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Journal of Mental Health Counseling
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Volume 27, Number 3, July 2005


1. The JMHC: Alive and Well and Moving Forward (Pages 189-192)

James R. Rogers

I am very honored and excited to be taking over as editor of the Journal of Mental Health Counseling (JMHC). I am especially pleased to be following in the footsteps of Dr. Carole Pistole whose stewardship of the journal over the past three years has been exemplary. I owe Carole a special note of thanks for allowing me to serve the journal as associate editor for research during her term and for her continued support during the transition from her editorship to mine. I am also aware that the current status of the journal is a function of the dedication and hard work of all of the previous editors and their editorial boards and want to recognize that work. Specifically to my development, I take this opportunity to acknowledge the influence of two of JMHC’s previous editors to my career: Dr. Earl Ginter (1993) and Dr. Kevin Kelly (1996). Drs. Ginter and Kelly have been instrumental in my development as a researcher and scholar over the years and I continue to consider them among my most valued colleagues.
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2. The Context of Contribution: Publishing Practice Articles in the Journal of Mental Health Counseling (Pages 193-196)

Bernard S. Jesiolowski

THE COSMOLOGICAL CONTEXT OF CONTRIBUTION: THE REALLY BIG PICTURE We are born, we live and we die. Everything is born, lives and dies: from a quark to a grain of sand, to an ocean, to a human being, to a thought, to a star, to a galaxy … to the universe itself. We are an instant between two eternities, an incredibly complex and transient “pinch” of space and time in the incomprehensible ocean of energy which we call the universe. Countless contributing factors and energies have emerged and interacted to create us here and now. Reese (1998) states: 
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3. Research submissions to JMHC: Perspectives from the Associate Editor (Pages 197-204)

Loreto R. Prieto

I am extremely pleased to serve as the Journal of Mental Health Counseling (JMHC) associate editor for research, especially as the role affords me the opportunity to work with such fine colleagues as Drs. Jim Rogers, Alex Hall, and Bernie Jesolowski. I also look forward to working with the mental health counselors who submit their work for publication in JMHC; therein lies the true pleasure of editing. The opportunity to work with scholars doing cutting edge research and to read their contributions as they are drafted; fresh from the field, so to speak.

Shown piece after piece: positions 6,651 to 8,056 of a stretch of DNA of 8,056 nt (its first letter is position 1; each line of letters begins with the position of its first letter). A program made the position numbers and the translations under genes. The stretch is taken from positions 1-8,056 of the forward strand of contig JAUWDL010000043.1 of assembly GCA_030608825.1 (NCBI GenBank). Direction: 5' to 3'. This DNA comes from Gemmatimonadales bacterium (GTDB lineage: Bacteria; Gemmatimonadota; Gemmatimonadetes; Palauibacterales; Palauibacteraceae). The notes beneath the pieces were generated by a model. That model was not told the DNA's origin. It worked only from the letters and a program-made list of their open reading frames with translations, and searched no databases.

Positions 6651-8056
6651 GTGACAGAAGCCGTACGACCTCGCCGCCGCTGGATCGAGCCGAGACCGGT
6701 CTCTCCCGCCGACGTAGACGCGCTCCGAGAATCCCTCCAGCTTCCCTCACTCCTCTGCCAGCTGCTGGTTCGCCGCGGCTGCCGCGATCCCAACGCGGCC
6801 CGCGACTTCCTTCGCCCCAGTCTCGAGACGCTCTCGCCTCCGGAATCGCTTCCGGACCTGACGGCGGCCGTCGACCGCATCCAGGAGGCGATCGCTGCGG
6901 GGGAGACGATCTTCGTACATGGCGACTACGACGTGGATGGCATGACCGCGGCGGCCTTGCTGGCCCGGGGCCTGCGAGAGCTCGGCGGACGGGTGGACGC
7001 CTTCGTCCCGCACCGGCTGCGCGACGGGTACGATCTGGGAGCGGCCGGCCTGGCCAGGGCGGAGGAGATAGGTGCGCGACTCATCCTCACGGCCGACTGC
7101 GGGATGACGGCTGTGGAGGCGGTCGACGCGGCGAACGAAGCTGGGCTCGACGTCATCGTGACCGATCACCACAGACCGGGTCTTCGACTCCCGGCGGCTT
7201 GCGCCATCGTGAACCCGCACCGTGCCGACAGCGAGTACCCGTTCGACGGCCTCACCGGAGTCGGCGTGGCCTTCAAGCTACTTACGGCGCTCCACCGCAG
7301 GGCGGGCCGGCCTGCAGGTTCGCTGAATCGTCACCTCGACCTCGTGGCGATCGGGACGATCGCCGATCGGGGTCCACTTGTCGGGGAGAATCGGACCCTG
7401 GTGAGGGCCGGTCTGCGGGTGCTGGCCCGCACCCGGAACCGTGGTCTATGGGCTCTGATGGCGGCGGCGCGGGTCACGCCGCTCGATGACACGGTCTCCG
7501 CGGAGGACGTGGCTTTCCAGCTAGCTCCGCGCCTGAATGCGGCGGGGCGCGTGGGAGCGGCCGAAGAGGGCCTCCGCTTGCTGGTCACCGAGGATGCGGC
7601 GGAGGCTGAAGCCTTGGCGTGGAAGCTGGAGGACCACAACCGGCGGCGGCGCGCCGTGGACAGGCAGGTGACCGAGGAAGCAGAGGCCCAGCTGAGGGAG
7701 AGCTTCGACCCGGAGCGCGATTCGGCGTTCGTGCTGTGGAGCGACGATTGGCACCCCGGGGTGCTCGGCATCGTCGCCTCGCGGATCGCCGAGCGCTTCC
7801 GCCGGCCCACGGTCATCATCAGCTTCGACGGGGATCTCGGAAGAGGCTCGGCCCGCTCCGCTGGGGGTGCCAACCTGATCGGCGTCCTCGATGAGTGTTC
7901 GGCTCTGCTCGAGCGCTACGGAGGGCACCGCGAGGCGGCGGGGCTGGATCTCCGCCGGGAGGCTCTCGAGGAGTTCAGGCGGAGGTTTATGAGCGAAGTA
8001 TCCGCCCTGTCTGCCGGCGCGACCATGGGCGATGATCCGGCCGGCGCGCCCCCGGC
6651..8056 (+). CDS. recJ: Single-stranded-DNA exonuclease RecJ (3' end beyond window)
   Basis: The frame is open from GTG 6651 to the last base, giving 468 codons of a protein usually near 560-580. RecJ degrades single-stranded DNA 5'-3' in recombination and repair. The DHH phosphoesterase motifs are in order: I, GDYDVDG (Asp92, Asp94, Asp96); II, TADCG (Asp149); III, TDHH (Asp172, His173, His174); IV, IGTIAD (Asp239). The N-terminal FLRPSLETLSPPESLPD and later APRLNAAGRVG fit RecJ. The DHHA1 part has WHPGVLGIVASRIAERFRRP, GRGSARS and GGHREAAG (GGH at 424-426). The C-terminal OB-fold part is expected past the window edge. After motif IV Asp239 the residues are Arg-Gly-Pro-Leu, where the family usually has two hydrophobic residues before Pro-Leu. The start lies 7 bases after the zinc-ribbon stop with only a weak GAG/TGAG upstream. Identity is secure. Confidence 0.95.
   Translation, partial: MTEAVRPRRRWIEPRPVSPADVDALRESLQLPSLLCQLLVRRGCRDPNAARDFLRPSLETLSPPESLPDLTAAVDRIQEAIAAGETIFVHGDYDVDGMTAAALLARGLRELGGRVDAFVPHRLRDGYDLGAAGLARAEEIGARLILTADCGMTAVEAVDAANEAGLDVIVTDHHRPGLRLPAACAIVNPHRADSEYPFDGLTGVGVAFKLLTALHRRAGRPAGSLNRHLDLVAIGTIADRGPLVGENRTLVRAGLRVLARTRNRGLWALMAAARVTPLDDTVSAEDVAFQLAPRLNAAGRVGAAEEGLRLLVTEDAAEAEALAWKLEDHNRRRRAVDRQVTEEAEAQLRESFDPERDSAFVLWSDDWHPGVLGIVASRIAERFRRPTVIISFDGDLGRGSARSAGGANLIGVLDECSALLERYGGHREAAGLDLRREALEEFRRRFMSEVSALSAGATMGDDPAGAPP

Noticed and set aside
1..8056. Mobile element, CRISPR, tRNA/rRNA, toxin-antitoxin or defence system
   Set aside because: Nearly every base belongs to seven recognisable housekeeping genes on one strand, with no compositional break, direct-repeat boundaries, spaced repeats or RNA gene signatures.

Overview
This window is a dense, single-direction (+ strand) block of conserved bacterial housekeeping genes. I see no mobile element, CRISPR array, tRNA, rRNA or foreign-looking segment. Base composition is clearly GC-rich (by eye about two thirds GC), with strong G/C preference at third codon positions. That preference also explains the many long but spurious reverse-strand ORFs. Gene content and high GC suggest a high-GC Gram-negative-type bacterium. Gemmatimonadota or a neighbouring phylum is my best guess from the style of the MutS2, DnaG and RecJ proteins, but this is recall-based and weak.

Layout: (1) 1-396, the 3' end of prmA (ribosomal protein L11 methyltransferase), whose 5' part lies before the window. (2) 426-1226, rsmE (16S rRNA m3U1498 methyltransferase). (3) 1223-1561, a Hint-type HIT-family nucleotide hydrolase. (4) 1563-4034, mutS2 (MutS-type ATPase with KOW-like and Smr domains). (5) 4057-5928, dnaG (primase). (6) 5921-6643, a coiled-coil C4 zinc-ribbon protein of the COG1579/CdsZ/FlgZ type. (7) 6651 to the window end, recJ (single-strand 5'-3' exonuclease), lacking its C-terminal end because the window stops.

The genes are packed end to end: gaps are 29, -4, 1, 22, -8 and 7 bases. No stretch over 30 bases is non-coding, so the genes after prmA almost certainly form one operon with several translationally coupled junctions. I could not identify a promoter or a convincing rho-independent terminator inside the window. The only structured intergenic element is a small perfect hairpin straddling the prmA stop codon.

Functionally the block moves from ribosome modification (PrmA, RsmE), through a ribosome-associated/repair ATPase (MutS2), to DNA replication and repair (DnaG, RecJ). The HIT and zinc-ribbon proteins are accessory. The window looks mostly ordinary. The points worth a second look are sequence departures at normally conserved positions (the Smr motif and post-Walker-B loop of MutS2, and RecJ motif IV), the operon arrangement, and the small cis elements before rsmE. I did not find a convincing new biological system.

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4. The Seamless Transition: On Exiting the JMHC Editorship (Pages 205-209)

M. Carole Pistole

Being editor of the Journal of Mental Health Counseling (JMHC) has been an honor, a privilege, a learning experience, and a pleasure. I developed many new relationships, through e-mails, particularly with authors and reviewers. Although I met a few of these individuals at professional conferences, for the most part, these relationships have remained delightful dialogues that occurred in virtual space and struck me as somewhat strange because of being devoid of images or vocal tones attached to names and felt connections. These conversations, which illustrate the technologically based changes in the world, were an unexpected perk of the job; and I will miss them. I will also miss being so completely immersed in the breadth of topics and scholarship that fit within JMHC’s mission. As editor, I developed a fuller understanding and appreciation of the several purposes and constituencies associated with both mental health services and AMHCA’s commitment to the intersection of research and theory as contributing to the continuing development of practice. Serendipitously, I have come to feel that I know a little about a lot, because, while engaged in my own professional conversations (e.g., with students), I have discovered a newly developed fund of knowledge.
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5. Truth or Consequences: A Neopragmatic Critique of Contemporary Mental Health Culture (Pages 210-220)

James T. Hansen

The mental health counseling profession has increasingly identified with the values of contemporary mental health culture by adopting a descriptive, medicalized perspective. Using a postmodern, neopragmatic analysis, I argue that the consequences of adopting this perspective must be considered. Two such consequences are discussed: (a) the abandonment of an effective, relational orientation toward helping, and (b) the forfeiting of the unique contribution that a traditional counseling perspective can provide to contemporary mental health culture.